Outdoors

Study downplays impacts of hatchery-native salmon interbreeding


An Issaquah Salmon Hatchery worker scoops up 3-month-old chinook salmon in  2004. 
 (File Associated Press / The Spokesman-Review)
An Issaquah Salmon Hatchery worker scoops up 3-month-old chinook salmon in 2004. (File Associated Press / The Spokesman-Review)

FISHING — Scientists are rewriting some of their findings regarding the competition in native streams between wild and htchery salmon.  See the report from the Oregonian:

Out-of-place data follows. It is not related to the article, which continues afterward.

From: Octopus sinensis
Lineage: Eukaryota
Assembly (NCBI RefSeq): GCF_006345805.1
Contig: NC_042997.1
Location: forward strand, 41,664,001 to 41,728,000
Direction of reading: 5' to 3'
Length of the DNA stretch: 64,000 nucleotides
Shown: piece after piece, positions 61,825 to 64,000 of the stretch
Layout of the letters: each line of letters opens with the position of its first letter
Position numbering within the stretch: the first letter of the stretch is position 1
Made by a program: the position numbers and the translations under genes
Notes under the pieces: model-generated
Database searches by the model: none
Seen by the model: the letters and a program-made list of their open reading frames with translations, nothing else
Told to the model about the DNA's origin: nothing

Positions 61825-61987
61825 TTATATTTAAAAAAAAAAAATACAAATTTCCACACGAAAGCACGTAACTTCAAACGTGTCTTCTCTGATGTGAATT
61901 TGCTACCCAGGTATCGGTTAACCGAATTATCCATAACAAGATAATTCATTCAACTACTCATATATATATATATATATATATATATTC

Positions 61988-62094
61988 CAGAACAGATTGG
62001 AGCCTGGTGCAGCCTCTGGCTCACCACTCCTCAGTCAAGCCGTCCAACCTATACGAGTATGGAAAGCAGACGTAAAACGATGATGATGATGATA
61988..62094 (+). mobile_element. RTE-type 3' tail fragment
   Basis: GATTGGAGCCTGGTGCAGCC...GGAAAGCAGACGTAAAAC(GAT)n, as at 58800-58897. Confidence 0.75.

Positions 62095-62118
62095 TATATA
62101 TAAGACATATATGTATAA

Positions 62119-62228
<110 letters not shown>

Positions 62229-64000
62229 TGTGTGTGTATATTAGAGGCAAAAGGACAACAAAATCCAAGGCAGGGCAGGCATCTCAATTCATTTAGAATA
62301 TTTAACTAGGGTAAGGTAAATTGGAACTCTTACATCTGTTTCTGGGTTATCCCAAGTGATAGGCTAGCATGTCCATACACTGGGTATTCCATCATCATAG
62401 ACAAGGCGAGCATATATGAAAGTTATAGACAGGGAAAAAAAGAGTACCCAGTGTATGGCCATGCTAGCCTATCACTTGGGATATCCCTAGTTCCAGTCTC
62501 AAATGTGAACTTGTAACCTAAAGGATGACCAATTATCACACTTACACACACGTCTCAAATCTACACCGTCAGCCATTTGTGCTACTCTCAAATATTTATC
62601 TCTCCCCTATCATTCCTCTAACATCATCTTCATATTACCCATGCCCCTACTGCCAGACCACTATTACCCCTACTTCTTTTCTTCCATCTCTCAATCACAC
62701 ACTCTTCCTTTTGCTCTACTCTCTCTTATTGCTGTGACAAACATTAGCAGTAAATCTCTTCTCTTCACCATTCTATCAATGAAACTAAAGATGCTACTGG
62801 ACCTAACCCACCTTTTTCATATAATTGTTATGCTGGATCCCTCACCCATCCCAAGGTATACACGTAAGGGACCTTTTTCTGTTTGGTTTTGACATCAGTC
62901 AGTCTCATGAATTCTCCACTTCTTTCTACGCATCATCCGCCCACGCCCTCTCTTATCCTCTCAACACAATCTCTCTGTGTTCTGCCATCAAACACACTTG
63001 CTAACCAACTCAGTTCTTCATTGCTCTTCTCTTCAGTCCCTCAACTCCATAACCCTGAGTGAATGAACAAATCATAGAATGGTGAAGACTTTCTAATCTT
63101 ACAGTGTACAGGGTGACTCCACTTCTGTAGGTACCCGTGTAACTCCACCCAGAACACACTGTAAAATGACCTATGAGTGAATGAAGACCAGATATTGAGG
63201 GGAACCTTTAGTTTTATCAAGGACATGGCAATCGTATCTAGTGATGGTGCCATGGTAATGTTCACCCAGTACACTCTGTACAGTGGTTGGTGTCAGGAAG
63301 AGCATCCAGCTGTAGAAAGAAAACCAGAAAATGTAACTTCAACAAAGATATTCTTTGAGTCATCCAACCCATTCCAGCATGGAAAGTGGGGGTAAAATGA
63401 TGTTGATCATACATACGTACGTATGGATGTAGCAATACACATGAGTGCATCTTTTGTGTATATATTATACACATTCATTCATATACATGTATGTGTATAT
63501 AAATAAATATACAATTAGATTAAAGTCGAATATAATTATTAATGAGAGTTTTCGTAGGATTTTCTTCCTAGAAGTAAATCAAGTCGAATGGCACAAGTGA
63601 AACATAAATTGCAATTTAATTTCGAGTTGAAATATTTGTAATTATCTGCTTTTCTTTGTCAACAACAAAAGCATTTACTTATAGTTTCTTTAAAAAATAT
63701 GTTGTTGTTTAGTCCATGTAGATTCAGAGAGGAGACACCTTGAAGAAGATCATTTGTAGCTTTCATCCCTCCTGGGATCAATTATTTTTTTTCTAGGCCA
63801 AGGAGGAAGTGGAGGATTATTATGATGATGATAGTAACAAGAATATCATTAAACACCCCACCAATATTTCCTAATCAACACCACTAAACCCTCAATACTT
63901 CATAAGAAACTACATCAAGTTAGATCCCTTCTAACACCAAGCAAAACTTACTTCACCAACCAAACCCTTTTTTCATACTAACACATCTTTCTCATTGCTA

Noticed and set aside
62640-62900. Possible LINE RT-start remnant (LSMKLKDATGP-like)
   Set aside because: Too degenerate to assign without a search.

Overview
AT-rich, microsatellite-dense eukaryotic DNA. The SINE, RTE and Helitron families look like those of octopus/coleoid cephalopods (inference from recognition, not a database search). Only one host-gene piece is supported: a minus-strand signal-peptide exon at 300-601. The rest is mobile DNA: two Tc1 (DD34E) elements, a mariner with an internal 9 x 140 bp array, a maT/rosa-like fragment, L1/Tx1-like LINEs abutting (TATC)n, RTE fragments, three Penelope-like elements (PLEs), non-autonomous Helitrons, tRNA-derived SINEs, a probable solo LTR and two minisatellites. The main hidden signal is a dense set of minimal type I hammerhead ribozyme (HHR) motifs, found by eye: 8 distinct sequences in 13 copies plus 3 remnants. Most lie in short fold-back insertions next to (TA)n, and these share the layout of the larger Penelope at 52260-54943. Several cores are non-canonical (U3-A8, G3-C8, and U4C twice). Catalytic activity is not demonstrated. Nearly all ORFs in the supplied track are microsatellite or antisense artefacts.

Idaho study: No problems with hatchery, wild salmon interbreeding


A long-term study of summer chinook in Idaho's Johnson Creek found that the interbreeding of hatchery salmon with wild salmon had no ill effects, thus supporting “hatchery supplementation” of salmon populations done by tribes in the Northwest for years.




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Rich Landers

Rich Landers’ Outdoors blog


Rich Landers writes and photographs stories for a wide range of outdoors coverage, including a Sunday feature section and a Thursday column. He also writes the Outdoors Blog.


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